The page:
Israeli-Palestinian Conflict Sending a Reminder

October 29, 2015

Palestinians remain deeply dissatisfied with the status quo and in the absence of any progress towards the two-state solution their discontent hits the surface usually in the form of some violence. And whenever there is violence, Israel says that she will not tolerate incitement, terrorism; Palestinian leadership calls for an end to subjugation and occupation; UN Secretary General urges calm; the Quartet issues a statement advising restraint; finally, the US Secretary of State rushes to the region to find a way to put the episode behind because such violence always puts Washington on the spot by virtue of her special relationship with Israel. By and large, the current picture fits the pattern with two differences.

Firstly, the atmosphere between the US and Israel has somewhat changed. This is how PM Netanyahu’s and Secretary Kerry’s remarks to the press started off in Vienna on October 22, 2015:
PM Netanyahu:
“John, it’s good to see you again. I want to thank you and the United States for condemning the terrorist attacks against Israel, for standing up for Israel’s right of self-defense, and also for standing up for Israel in UNESCO. All of that is deeply appreciated…” (Mr. Netanyahu then continued with comments on Hamas and President Abbas.)
Secretary Kerry:
“Well, Mr. Prime Minister, thank you. I am happy to be here to meet with you.
“We have to stop incitement, we have to stop the violence. And I think it’s critical. Obviously, this conversation that you and I will have is very important to settle on the steps that will be taken that take us beyond the condemnation and beyond the rhetoric. It is absolutely critical to end all incitement and all violence, and to find a road forward to build the possibility that is not there today for a larger process…”

The difference in tone is quite striking. PM Netanyahu tried to put words into Secretary Kerry’s mouth and give the impression that he enjoyed full US support but Mr. Kerry remained reserved.

In early 2014, Israeli-Palestinian peace talks collapsed despite strenuous efforts by Secretary Kerry. On July 8, 2014 the seven-week-long Gaza war started resulting in great loss of life and destruction. As the Iran nuclear deal inched towards finalization Mr. Netanyahu launched a campaign to defeat it. Ignoring basic rules of diplomatic practice he went to Washington to defy President Obama in the Congress. It is impossible to imagine that none of this had an adverse impact on relations between the two administrations, if not the two countries. This is not going to change no matter what is said when PM Netanyahu visits Washington on November 9.

The Iran nuclear deal and the Syrian conflict diverted attention from the Palestinian problem but this could not last. Such questions hardly ever allow themselves to be forgotten. President Abbas’ political moves to enhance Palestine’s status at the UN, his address to the UN General Assembly and the wave of stabbings led PM Netanyahu to target him personally and even say that it was the grand mufti of Jerusalem who convinced Hitler to exterminate the Jews. This was an attempt to demean Palestinians but it backfired.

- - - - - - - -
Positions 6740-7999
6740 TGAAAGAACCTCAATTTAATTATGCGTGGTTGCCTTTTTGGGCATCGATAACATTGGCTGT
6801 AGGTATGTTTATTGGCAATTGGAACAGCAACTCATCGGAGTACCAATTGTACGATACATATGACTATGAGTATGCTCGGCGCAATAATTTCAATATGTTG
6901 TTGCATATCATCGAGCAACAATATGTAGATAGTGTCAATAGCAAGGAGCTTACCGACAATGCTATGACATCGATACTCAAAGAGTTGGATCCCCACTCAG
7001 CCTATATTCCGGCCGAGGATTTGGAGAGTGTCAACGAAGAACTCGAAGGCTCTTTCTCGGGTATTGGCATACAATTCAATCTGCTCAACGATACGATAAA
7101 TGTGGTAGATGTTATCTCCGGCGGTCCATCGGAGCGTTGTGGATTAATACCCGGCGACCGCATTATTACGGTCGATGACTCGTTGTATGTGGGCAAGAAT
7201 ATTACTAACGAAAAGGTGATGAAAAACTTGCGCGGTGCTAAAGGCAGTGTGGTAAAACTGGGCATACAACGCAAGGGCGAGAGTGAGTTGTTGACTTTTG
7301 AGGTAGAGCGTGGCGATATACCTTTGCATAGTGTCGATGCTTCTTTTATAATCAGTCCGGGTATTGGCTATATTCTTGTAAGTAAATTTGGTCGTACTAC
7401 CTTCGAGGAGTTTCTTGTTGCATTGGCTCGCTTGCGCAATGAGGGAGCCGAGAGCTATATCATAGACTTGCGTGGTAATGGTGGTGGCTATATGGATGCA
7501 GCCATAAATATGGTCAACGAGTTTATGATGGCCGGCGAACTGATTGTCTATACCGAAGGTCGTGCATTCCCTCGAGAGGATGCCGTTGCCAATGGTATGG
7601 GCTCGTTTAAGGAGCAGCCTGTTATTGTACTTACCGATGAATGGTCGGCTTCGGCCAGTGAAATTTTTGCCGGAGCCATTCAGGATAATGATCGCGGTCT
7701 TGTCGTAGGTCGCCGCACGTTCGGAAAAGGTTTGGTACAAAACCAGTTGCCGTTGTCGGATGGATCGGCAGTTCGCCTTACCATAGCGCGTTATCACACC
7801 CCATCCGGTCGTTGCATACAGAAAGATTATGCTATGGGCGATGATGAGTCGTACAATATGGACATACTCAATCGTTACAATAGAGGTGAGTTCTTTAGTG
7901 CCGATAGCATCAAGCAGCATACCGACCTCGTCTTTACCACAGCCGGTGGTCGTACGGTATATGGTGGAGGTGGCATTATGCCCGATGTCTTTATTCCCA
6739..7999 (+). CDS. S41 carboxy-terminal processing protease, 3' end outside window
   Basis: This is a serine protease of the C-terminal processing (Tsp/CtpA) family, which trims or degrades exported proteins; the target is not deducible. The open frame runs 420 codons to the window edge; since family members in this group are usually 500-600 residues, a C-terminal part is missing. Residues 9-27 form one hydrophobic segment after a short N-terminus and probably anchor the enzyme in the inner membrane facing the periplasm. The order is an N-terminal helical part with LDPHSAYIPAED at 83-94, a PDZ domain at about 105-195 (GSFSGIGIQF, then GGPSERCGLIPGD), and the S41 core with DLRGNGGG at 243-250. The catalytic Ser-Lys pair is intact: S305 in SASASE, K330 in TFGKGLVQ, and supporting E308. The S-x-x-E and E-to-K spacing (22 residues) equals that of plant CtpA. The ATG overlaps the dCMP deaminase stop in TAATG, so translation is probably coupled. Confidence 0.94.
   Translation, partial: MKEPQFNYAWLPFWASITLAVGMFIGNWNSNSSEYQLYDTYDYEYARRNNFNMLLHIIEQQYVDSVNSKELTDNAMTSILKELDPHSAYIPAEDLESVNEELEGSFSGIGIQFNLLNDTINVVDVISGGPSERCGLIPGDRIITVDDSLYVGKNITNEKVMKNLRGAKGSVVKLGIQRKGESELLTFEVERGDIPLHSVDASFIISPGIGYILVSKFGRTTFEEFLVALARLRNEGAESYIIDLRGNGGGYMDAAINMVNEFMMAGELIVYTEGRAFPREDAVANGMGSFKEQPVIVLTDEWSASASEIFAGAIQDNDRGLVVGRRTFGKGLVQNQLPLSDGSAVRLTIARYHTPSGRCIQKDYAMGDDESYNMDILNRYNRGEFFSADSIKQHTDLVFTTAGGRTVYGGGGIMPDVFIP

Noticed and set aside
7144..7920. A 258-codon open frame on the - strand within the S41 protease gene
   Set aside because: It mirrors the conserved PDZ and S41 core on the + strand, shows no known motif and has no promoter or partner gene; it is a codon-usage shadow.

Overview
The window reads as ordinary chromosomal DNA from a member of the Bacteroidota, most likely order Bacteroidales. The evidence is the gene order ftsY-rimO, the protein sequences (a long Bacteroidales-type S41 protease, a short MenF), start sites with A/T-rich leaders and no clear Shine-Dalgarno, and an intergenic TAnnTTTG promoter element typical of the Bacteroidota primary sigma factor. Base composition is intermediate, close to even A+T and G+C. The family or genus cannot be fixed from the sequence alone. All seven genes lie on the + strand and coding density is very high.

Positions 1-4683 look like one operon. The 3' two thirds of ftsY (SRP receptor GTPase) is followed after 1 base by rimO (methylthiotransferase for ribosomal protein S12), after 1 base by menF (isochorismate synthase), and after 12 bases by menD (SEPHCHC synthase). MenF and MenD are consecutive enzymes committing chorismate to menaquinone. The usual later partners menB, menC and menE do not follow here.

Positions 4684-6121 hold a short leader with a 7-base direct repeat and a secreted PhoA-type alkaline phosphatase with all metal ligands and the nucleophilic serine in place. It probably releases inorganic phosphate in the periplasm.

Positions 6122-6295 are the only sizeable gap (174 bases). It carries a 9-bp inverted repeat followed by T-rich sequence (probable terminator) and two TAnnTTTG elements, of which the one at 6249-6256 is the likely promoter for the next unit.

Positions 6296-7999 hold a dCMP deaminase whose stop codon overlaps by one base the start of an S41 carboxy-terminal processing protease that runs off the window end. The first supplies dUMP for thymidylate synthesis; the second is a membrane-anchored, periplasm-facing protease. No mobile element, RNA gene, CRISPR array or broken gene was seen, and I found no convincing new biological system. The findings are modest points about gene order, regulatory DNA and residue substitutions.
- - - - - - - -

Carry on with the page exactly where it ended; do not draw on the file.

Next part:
Secondly, international criticism of PM Netanyahu’s policies has been on the rise starting with the Gaza war. Language used by the EU and the UN has become stronger and there have been initiatives which have upset Israeli government like the French proposal regarding the deployment international observers at Haram al-Sharif/Temple Mount.

The ostensible reason for the last round of clashes is the conflict over the administration of the holy sites. And, as Secretary Kerry announced before his departure from Amman last Sunday, a stopgap solution has been found: all sites on the Temple Mount/Haram al-Sharif will be put under 24-hour video coverage to prevent anybody from disturbing its sanctity.

This is what Mr. Kerry had to say regarding the future:
“… I especially want to thank Prime Minister Netanyahu, President Abbas, and our hosts here in Jordan for the seriousness of purpose that they brought to our discussions in furtherance of this effort of calming things down and ending the violence, and equally importantly of finding a specific road forward so that we’re not just ending violence for a moment but we are creating a path to a legitimate future…”

President Abbas could have been a credible partner for that new path to a legitimate future but many Middle East analysts believe that the end of his era is near (*). Should that path is not embarked on soon Israel will be likely to miss him later.
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(*) Nathan Thrall, “The End of the Abbas Era”, 20 October 2015, London Review of Books, LRB blog.

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